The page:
She said: "Fuelling for women is so important because it gives us the energy to train every day while also being able to help our bodies to function. I don't think as women we've always had the stance of fuelling our bodies for those purposes, there's definitely a stance in society that we have to look a certain way.

"But with this project, we've realised the importance of eating, looking after yourself, recovery and making our body strong for performance, not just to look at."

Hannah Scott on the podium during the 2022 World Rowing Cup in BelgradeScott was in the medals at the 2022 Rowing World Cup and then claimed gold in the quadruple sculls at the World Championships in Belgrade in September 2023

Scott, who made her Olympic debut at the Tokyo Games in 2021, has now been injury-free for the past 12 months and found out last month her osteopenia has been reversed.

She marked her competitive comeback with a gold medal in the quadruple sculls at the World Championships in Belgrade in September and says the learnings from Project Minerva gave her a new-found confidence on the start line.

"I knew so much more about my body," she said. "I knew that my body was strong. A year before I was sitting in a position where I kept snapping my bones in half. It's given me power and control back in my own body."

Listen to Women's Sport Matters: We're Not All The Same. Period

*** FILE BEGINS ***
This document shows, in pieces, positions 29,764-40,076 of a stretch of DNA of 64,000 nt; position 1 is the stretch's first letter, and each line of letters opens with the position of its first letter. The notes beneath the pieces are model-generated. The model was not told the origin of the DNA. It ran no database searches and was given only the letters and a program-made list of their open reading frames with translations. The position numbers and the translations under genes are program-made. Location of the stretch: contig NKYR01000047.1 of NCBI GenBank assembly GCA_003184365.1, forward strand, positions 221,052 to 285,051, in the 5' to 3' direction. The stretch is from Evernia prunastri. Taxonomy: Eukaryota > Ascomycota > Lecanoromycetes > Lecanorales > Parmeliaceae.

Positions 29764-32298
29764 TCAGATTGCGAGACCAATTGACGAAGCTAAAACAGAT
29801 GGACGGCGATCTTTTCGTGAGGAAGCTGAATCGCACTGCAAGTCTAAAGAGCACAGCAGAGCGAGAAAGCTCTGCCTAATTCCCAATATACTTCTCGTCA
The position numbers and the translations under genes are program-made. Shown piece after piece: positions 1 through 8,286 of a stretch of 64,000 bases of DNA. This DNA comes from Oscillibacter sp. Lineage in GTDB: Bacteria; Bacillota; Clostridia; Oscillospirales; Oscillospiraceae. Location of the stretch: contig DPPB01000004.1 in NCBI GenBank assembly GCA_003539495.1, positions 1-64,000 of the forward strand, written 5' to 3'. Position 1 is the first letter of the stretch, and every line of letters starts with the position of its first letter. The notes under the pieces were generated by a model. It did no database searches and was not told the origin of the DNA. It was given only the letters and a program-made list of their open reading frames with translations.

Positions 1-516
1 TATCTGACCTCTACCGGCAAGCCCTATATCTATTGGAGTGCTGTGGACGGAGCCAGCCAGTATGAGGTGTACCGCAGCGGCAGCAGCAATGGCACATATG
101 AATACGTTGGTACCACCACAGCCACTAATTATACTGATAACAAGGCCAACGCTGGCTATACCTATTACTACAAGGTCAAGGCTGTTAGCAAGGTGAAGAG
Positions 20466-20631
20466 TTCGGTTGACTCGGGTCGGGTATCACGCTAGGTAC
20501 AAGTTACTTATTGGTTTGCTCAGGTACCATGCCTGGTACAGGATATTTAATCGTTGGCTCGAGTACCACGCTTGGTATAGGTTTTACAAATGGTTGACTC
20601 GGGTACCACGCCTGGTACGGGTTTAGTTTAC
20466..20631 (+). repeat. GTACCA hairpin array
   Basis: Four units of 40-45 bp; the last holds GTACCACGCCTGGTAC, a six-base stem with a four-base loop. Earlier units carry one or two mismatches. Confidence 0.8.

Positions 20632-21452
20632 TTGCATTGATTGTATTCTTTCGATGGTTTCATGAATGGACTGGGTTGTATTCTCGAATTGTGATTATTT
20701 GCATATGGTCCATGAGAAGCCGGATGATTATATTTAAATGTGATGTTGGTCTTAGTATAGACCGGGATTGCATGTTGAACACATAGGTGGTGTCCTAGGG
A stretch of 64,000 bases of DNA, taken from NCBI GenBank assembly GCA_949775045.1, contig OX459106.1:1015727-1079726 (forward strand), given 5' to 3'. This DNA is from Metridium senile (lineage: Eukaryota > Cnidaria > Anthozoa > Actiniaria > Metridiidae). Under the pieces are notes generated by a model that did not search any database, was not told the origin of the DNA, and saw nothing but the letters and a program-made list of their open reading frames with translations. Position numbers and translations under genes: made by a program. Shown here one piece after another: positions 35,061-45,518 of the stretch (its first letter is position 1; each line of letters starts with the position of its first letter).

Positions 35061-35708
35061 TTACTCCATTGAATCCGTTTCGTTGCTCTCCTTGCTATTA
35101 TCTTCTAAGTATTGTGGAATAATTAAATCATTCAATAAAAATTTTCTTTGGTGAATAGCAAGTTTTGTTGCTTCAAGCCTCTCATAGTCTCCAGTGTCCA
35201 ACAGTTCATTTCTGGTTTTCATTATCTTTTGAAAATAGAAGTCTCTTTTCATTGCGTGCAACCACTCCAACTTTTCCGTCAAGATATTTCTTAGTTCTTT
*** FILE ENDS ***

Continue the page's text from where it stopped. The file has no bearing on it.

Project Minerva started a year ago with just eight volunteers. Now, all but a handful of the squad are taking part. The hope is what's happening at the GB rowing base in Caversham will become a blueprint for other Olympic and Paralympic sports in the future.

Serious investment in female athlete health looks set to continue, with the UK Sports Institute recently launching a dedicated Centre of Excellence for Women in Sport at Manchester Metropolitan University to produce research and data that can be used to support both elite athletes and female exercisers in the general public.

Dr Rich Burden, the UK Sports Institute's co-lead for female athlete health and performance, told BBC Sport: "Our intent has always been to be on the front foot.

"We want to be the ones who are giving our athletes the right support and information and to do that, sometimes you do have to push the boundaries and tread into the unknown.

"To bring academic and elite sport together in one place, working together to improve the support of female athletes across sports science disciplines, that's something we're really proud of."

Scott shares that pride, determined to help the next generation of female athletes.

"I've learned through this project the capabilities of women's bodies to be stronger in certain ways," she said. "It's not that we're weak, we just didn't have the support in the first place to be strong.

"I want to share my learnings with other women who are going through similar experiences with their bodies and training and managing hormones. We're just starting to realise how important they are and when this project came along, I felt I had a duty to younger girls and women going into the sport in the future."